Samia in Thrice Fiction & Parresia Blog | December 2018

Will you hug me again in Brittle Paper | March 2016

The Lunch on Good Friday in Maple Tree Literary Supplement | August 2010 (TFDNE)

The Lunch on Good Friday (Audio) in Pixelhose | September 2013

Dodan Barracks in Nigerians Talk Lit Mag | June 2012

JAMB in Nigerians Talk Lit Mag | November 2013

Epiphanies in ITCH Creative Journal | February 2016

Death on Gimbiya Street in Saraba | February 2010 (TFDNE)

Guilt Trip in Saraba | February 2013 (TFDNE)

The Assembly of the Former Heads in Kalahari Review | December 2014

Tunji’s Proposal in StoryTime | July 2009 (TFDNE)

My Ex in StoryTime | August 2009 (TFDNE)

Call Room in StoryTime | August 2011 (TFDNE)

Memories of Doctor Death in Prick of the Spindle | March 2013

Discussing Lagos at Ake

So i was a guest at the 2018 Ake Art and Book Festival, one of the leading Book festivals on the continent. Learn all about Ake here.

My panel session discussed Lagos: The City of the Future. I had the privilege of sharing the stage with Chibundu Onuzo and Supo Shasore. The session was moderated by Andrew Kelly.

ake.jpg

You can click to watch a recording of the session here. 

Cheers

Another interesting review of my novel: My Mind Is No Longer Here….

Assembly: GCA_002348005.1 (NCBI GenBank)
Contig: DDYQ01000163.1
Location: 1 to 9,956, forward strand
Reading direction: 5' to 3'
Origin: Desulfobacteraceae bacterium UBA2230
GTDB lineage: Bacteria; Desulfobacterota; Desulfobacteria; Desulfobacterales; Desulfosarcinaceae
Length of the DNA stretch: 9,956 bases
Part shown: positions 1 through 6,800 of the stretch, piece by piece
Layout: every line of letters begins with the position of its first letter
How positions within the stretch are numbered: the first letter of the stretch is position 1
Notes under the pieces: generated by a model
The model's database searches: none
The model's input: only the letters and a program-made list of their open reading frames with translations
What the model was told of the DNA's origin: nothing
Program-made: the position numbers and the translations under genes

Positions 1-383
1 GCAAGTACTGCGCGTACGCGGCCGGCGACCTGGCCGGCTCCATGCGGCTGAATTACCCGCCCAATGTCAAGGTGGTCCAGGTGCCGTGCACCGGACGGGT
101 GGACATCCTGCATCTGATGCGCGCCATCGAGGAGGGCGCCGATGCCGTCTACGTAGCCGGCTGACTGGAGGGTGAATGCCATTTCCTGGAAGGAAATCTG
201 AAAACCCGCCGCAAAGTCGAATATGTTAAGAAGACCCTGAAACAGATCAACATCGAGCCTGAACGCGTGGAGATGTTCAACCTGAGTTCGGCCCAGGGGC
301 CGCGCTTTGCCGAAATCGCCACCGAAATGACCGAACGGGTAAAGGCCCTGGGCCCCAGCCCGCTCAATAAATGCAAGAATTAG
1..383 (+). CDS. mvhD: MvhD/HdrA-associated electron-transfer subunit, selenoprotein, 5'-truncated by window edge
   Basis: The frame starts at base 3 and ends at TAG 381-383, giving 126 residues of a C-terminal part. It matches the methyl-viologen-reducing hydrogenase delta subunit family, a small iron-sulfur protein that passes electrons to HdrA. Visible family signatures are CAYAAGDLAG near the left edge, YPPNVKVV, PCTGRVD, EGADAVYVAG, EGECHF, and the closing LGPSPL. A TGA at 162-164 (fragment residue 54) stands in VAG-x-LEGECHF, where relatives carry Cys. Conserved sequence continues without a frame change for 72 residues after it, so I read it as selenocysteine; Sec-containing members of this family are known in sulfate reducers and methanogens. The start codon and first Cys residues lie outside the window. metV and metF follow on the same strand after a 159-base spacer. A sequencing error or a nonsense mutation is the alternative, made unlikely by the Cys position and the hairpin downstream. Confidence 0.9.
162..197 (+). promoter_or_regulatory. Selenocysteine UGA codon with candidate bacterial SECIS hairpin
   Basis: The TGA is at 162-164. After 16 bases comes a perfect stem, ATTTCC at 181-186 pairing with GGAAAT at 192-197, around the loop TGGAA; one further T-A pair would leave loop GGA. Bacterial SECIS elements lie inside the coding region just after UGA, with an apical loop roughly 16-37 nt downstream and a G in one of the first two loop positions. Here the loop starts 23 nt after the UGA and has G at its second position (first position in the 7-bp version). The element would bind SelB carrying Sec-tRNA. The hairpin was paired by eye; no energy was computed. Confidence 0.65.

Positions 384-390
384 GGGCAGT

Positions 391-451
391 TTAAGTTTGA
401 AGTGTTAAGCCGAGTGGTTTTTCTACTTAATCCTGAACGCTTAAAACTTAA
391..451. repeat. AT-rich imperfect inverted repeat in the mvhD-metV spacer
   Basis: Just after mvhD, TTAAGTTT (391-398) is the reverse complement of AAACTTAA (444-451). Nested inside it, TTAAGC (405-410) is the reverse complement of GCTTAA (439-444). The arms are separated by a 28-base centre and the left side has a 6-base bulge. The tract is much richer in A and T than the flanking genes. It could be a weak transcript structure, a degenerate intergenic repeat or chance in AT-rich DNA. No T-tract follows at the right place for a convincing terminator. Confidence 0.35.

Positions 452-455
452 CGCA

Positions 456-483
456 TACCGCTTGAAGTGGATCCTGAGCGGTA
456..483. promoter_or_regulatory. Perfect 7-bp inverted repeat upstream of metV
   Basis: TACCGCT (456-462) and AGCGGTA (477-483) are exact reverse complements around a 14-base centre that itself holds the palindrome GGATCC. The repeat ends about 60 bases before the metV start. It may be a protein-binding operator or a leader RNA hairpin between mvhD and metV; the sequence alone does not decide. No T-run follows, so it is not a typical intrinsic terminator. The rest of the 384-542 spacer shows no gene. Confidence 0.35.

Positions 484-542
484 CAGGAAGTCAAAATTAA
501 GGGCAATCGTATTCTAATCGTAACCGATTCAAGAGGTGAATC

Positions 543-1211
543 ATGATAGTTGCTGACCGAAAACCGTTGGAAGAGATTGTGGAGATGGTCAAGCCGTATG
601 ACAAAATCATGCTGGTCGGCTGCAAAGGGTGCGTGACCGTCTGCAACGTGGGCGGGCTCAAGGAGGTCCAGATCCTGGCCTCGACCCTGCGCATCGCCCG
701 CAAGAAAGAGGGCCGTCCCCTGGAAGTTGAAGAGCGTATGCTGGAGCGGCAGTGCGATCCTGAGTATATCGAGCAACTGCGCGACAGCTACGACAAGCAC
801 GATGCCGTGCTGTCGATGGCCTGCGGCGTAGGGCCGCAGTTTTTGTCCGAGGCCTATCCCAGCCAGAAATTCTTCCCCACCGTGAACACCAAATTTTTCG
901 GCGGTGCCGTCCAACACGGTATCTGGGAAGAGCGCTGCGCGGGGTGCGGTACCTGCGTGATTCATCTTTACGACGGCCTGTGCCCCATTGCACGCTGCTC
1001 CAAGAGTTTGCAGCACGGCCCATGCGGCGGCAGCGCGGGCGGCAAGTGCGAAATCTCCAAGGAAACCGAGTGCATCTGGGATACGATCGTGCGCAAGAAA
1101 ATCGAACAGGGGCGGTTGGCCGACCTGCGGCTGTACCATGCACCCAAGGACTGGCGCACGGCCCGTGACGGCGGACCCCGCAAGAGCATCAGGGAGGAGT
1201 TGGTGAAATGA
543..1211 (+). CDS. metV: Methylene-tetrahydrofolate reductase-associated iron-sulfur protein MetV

Not your normal lady

Book: MY MIND IS NO LONGER HERE
Author: Ifedigbo Nze Sylva
Number of Pages: 312
Publisher: Parresia Publishers

“Have you not heard the saying that the happiest place to be in this country is at the departure lounge of the International Airport?

The above statement, made by Osahon in the book, shows how desperate the average Nigerian youth is to leave the country.

The book is centred on the lives of five young men; Chidi, Haruna, Donatus, Osahon and Yinka, who is the herd of the pack.

Chidi, an undergraduate, meets an old classmate of his who is now wealthy and asks him to show him the way.

Haruna, a doctor in the non-functional health system in Nigeria, gets his hatred for the country triggered by the death of his mother which could have been avoided if things were working as it should.